This week, Sen. Rob Portman of Ohio became the first sitting Republican senator ever to publicly support marriage equality. He says he had a change of heart after his 21-year-old son Will came out as gay two years ago, an explanation some have praised and others have criticized.
A high-profile Republican who worked with President George W. Bush and was hailed as a potential Vice-Presidential pick for Mitt Romney, Portman once voted for the Defense of Marriage Act (DOMA), for a constitutional amendment to ban marriage equality, and against letting same-sex couples adopt kids in Washington, D.C.
“It allowed me to think of this issue from a new perspective, and that’s of a dad who loves his son a lot and wants him to have the same opportunities that his brother and sister would have — to have a relationship like [wife] Jane and I have had for over 26 years,” Portman told reporters in an interview at his office.
But why now? Gay rights activists everywhere, while praising Portman’s reversal, say there’s a certain arrogance to changing your mind on a matter of civil rights only when it involves a family member. Slate‘s Matthew Yglesias calls it “the politics of narcissism,” that is to say, caring only about those issues that directly affect you rather than considering the welfare of other people including those you do not know.
Regarding Portman’s obviously conservative voting record on economic and social issues, Yglesias writes:
Rob Portman doesn’t have a son with a pre-existing medical condition who’s locked out of the health insurance market. Rob Portman doesn’t have a son engaged in peasant agriculture whose livelihood is likely to be wiped out by climate change. Rob Portman doesn’t have a son who’ll be malnourished if SNAP benefits are cut. So Rob Portman doesn’t care.
His short but powerful piece continues into an outright condemnation of Portman’s problematic reasoning, arguing that politicians will never truly stand up for social change if they wait around for wrongful policies to affect their own families.
What Portman is telling us here is that on this one issue, his previous position was driven by a lack of compassion and empathy. Once he looked at the issue through his son’s eyes, he realized he was wrong. Shouldn’t that lead to some broader soul-searching?…
The great challenge for a senator isn’t to go to Washington and represent the problems of his own family. It’s to try to obtain the intellectual and moral perspective necessary to represent the problems of the people who don’t have direct access to the corridors of power. Senators basically never have poor kids. That’s something members of Congress should think about. Especially members of Congress who know personally that realizing an issue affects their own children changes their thinking.
Yglesias is spot-on in his critique, acknowledging that while everyone appreciates Portman’s support for LGBT people, we can’t help but suspect it’s only a side effect of supporting his own son. I wrote about Portman’s announcement on my Tumblr blog and several people offered this criticism. One reader commented:
If you need to intimately know someone who belongs to a minority group in order to believe in that group’s rights, I don’t have a lot of respect for you (and I wouldn’t vote for you). Better late than never, but some people have got to start learning a little something called compassion.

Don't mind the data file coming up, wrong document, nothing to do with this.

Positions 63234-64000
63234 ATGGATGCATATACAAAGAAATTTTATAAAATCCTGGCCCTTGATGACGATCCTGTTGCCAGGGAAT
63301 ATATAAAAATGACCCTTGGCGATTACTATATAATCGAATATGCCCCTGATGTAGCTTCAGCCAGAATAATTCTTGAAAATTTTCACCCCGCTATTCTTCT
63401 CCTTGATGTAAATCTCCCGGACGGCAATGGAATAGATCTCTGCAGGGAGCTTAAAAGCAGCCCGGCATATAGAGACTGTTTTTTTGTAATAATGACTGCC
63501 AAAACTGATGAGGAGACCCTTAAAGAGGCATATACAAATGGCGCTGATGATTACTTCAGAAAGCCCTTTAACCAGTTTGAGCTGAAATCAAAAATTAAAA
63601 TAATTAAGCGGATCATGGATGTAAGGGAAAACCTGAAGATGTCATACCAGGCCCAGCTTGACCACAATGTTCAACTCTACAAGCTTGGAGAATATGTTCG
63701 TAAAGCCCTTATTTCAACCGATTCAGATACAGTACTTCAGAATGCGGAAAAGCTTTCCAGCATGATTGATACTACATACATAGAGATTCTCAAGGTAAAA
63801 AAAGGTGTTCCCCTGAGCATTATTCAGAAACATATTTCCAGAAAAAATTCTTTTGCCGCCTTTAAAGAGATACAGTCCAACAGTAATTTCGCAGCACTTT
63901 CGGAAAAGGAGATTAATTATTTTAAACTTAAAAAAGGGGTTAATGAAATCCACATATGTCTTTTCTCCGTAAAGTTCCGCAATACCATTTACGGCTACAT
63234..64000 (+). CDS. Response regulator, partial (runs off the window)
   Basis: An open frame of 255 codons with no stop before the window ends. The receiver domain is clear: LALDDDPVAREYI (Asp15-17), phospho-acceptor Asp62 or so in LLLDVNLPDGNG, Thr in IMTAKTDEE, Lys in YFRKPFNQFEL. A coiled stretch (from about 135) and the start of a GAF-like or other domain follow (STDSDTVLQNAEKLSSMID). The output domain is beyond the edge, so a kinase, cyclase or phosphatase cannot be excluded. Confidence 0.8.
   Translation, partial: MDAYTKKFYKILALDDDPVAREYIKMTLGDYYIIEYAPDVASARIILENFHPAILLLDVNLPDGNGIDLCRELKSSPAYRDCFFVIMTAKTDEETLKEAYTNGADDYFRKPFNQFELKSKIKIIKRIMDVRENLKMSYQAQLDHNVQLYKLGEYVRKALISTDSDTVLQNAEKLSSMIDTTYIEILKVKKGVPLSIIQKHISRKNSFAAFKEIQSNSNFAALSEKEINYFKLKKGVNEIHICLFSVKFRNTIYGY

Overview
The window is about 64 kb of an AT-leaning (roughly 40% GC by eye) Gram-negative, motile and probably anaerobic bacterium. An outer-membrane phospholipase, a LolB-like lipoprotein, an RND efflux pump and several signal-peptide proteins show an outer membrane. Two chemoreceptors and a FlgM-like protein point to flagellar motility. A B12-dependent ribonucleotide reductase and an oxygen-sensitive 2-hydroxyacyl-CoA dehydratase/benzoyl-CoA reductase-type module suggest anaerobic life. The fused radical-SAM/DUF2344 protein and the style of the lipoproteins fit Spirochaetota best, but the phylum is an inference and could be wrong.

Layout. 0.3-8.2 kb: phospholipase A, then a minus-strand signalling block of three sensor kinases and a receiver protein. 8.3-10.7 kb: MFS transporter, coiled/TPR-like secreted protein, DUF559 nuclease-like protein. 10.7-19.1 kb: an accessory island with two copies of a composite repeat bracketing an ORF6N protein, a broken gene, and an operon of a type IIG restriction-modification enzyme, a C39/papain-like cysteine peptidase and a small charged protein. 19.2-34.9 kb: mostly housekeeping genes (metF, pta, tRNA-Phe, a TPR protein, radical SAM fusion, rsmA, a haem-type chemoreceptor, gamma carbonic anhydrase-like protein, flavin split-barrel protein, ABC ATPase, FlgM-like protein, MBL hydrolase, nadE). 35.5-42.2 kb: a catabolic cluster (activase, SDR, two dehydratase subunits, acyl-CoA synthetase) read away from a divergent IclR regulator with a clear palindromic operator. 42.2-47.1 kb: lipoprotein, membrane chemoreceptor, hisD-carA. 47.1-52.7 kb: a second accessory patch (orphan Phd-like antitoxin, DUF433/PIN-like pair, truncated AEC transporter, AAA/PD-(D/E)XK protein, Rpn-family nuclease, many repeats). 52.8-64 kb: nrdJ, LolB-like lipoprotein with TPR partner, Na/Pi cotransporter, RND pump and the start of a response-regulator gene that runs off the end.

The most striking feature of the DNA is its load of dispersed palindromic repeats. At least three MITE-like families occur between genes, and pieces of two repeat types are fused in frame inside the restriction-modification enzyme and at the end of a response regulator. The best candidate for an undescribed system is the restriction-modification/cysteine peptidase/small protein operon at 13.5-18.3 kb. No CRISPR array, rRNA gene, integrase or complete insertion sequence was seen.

Another reader pointed out that Portman’s son was already out to him when the senator voted against the Employment Non-Discrimination Act (ENDA), the federal measure that would have banned workplace discrimination against LGBT people nationwide.
Cheeky but accurate, Towleroad asks, “Does Senator Rob Portman still believe businesses should be able to fire his son for being gay?”
Unfortunately absent from the bulk of this debate is Portman’s son Will, who took a huge risk by coming out to his conservative dad and accidentally became one face of the Republican argument for gay rights. Advocate editor Lucas Grindley says the Portman family’s story sends a clear message about the significance of coming out as gay, even in 2013:
For a long time, activists had made campaigns for marriage equality too much about a quest for legal benefits, as if arguing a court case. Research from the Third Way and others has shown that voters relate better to our personal stories. They relate to our desire to stand before family and friends and declare love for another person — and then to have no government tell us the love isn’t real. …
We’d like to think that our culture has come so far that it should no longer matter whether a person is gay. But that’s still fantasy. Coming out matters a lot, especially when you’re related to a U.S. senator.
Yes, it’s unfortunate that Sen. Portman only changed his mind on an issue of civil rights when it became clear that his family’s well-being was at stake. Civil rights should never be left to the whimsy of popular opinion, whether elected or not, and it’s a shame society hasn’t progressed far enough to realize it.
But that doesn’t mean we should understate the power of coming out; as this case proves, it’s one of the most effective tools, if not the most effective, for fighting intolerance, establishing true equality, and embracing acceptance across the board.
“We must continue to speak out and most importantly, every gay person must come out,” Harvey Milk famously said. “As difficult as it is, you must tell your immediate family, you must tell your relatives, you must tell your friends — if they indeed are your friends — you must tell your neighbors, you must tell the people you work with, you must tell the people in the stores you shop in, and once they realize that we are indeed their children and that we are indeed everywhere, every myth, every lie, every innuendo will be destroyed once and for all.”